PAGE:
Modes are a fundamental concept in music theory. They form the basis of many musical styles, from ancient folk music to modern pop and rock. Understanding how modes work can help you write more interesting and complex melodies, harmonies and chord progressions.

What are Modes?

Modes are scales that are derived from the major scale. They have been used for centuries in Western music, and there are seven modes in total. Each mode has a unique sound due to the different intervals between its notes.

The Seven Modes

The Ionian mode is simply the major scale we all know and love. The other six modes differ from the major scale by altering one or more of its intervals.

How Do Modes Work?

Each mode has a unique set of intervals that give it its distinctive sound. For example, the Dorian mode has a minor third interval between its first and third notes, while the Lydian mode has an augmented fourth interval between its fourth and fifth notes.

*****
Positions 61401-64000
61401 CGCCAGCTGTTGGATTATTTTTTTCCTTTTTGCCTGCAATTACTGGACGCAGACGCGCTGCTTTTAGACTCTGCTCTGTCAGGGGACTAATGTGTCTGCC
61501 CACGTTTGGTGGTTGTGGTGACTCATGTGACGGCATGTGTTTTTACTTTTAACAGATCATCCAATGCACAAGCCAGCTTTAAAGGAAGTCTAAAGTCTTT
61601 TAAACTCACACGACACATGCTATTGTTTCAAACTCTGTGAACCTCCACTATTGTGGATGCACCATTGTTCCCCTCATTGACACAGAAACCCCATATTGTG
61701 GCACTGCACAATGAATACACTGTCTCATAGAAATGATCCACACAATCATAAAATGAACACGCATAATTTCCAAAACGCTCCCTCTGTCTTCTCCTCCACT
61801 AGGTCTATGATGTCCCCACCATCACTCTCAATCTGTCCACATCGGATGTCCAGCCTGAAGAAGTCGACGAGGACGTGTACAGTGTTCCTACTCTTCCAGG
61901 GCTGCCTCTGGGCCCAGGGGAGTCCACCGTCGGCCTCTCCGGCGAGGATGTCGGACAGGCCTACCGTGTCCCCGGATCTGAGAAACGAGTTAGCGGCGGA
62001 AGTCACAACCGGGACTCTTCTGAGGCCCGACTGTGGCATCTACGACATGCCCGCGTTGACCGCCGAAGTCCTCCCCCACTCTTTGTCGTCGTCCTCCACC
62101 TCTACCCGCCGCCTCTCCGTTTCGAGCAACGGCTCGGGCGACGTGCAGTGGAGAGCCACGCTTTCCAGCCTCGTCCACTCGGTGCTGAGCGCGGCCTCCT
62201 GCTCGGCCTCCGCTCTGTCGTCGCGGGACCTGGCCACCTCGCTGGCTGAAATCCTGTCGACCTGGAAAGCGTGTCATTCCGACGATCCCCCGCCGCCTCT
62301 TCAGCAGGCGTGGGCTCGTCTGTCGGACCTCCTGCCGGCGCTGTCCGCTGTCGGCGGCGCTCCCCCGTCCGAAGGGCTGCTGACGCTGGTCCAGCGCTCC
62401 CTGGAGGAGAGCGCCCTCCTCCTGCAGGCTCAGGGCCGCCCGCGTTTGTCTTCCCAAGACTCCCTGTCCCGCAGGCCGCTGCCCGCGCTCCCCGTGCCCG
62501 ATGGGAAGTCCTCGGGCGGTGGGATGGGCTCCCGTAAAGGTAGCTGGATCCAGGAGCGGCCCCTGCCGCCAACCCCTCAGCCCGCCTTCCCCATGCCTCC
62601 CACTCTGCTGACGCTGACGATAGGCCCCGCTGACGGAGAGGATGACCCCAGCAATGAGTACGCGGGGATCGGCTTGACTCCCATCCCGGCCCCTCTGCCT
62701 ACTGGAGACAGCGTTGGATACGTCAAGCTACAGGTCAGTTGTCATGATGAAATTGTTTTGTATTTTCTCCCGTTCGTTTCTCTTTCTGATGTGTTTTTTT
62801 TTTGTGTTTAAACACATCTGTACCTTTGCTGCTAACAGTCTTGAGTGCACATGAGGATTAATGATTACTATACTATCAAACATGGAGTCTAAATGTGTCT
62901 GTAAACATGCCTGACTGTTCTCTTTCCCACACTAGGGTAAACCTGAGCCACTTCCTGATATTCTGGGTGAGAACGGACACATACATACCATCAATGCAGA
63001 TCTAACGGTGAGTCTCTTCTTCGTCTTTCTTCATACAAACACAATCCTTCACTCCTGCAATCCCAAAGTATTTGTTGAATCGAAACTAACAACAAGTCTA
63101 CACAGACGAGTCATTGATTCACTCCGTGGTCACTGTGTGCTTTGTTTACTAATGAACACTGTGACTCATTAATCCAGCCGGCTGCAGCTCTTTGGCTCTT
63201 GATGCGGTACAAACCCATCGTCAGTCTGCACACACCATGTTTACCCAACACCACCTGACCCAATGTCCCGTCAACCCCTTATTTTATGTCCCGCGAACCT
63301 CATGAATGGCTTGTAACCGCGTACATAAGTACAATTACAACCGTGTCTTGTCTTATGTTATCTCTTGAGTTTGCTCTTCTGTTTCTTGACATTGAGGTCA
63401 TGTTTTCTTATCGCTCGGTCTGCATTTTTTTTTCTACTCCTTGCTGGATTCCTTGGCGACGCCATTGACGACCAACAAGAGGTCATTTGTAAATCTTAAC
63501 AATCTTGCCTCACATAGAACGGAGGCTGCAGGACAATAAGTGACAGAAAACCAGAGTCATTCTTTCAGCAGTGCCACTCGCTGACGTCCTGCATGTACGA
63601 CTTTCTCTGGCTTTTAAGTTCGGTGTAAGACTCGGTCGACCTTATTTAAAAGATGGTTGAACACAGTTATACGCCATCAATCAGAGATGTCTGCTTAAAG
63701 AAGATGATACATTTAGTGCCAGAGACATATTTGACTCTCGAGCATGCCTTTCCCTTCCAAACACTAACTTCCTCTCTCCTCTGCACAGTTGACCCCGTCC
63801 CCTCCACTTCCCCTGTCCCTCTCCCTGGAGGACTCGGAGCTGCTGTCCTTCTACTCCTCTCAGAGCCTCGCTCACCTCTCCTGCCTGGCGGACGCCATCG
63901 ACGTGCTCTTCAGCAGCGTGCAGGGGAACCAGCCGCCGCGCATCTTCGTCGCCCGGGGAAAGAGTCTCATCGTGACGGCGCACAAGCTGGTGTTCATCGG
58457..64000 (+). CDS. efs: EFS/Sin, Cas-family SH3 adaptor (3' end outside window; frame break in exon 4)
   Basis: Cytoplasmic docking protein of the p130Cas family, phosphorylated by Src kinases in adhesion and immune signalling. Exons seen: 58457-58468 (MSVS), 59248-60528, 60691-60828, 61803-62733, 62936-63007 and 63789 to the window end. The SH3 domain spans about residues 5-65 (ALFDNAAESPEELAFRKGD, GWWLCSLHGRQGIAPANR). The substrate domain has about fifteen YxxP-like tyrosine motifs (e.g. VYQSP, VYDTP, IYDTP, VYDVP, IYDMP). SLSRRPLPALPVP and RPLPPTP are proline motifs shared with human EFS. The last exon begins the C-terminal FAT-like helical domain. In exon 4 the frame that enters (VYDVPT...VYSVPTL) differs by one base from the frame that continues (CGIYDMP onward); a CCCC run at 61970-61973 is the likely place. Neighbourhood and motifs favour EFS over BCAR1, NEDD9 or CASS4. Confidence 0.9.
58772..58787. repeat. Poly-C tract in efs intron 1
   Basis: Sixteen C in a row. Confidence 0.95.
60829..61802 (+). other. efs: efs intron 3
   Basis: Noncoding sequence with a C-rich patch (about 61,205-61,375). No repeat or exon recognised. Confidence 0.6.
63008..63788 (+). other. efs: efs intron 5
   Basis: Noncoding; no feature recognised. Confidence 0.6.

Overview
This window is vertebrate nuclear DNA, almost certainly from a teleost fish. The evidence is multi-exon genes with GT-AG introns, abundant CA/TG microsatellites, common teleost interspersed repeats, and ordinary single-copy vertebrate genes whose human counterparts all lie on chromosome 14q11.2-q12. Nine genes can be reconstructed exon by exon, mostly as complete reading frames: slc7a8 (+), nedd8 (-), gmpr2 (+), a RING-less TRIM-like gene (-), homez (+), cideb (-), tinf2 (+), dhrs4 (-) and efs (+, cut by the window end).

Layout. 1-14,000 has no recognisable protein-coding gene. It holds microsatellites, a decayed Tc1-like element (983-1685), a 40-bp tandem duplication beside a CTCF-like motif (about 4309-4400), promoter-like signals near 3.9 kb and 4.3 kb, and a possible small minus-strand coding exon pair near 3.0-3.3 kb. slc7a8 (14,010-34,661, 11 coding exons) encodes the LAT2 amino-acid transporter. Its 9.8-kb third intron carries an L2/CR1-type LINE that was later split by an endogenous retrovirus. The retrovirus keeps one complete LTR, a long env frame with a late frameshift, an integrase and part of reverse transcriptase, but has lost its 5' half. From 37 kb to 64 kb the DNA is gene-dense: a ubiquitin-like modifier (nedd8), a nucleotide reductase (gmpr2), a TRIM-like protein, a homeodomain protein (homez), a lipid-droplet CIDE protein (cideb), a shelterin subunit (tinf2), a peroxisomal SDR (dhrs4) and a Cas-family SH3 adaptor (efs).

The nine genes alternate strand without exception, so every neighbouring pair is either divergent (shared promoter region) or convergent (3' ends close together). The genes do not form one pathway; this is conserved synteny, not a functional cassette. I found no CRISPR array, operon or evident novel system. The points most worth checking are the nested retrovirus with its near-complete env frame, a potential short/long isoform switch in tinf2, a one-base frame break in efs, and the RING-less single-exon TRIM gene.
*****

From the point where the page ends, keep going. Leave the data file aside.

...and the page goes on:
To play a mode, you simply start on a different note of the major scale than you would for the Ionian mode (the major scale). For example, to play the Dorian mode, you start on the second note of the C major scale (D), and play all seven notes up to D again.

Using Modes in Composition

Modes can add variety and interest to your compositions by giving them a unique flavor or mood. For example, the Phrygian mode has a dark and mysterious sound, while the Lydian mode has a dreamy and ethereal quality.

You can use modes in your melodies, harmonies, and chord progressions. For example, you could use the Dorian mode to create a minor-key melody with a unique sound. Or you could use the Mixolydian mode to create a bluesy chord progression.


Modes are an important aspect of music theory that can help you create more interesting and complex compositions. By understanding how they work and how to use them in your music, you can add variety and interest to your compositions. So why not experiment with modes today and see where they take you?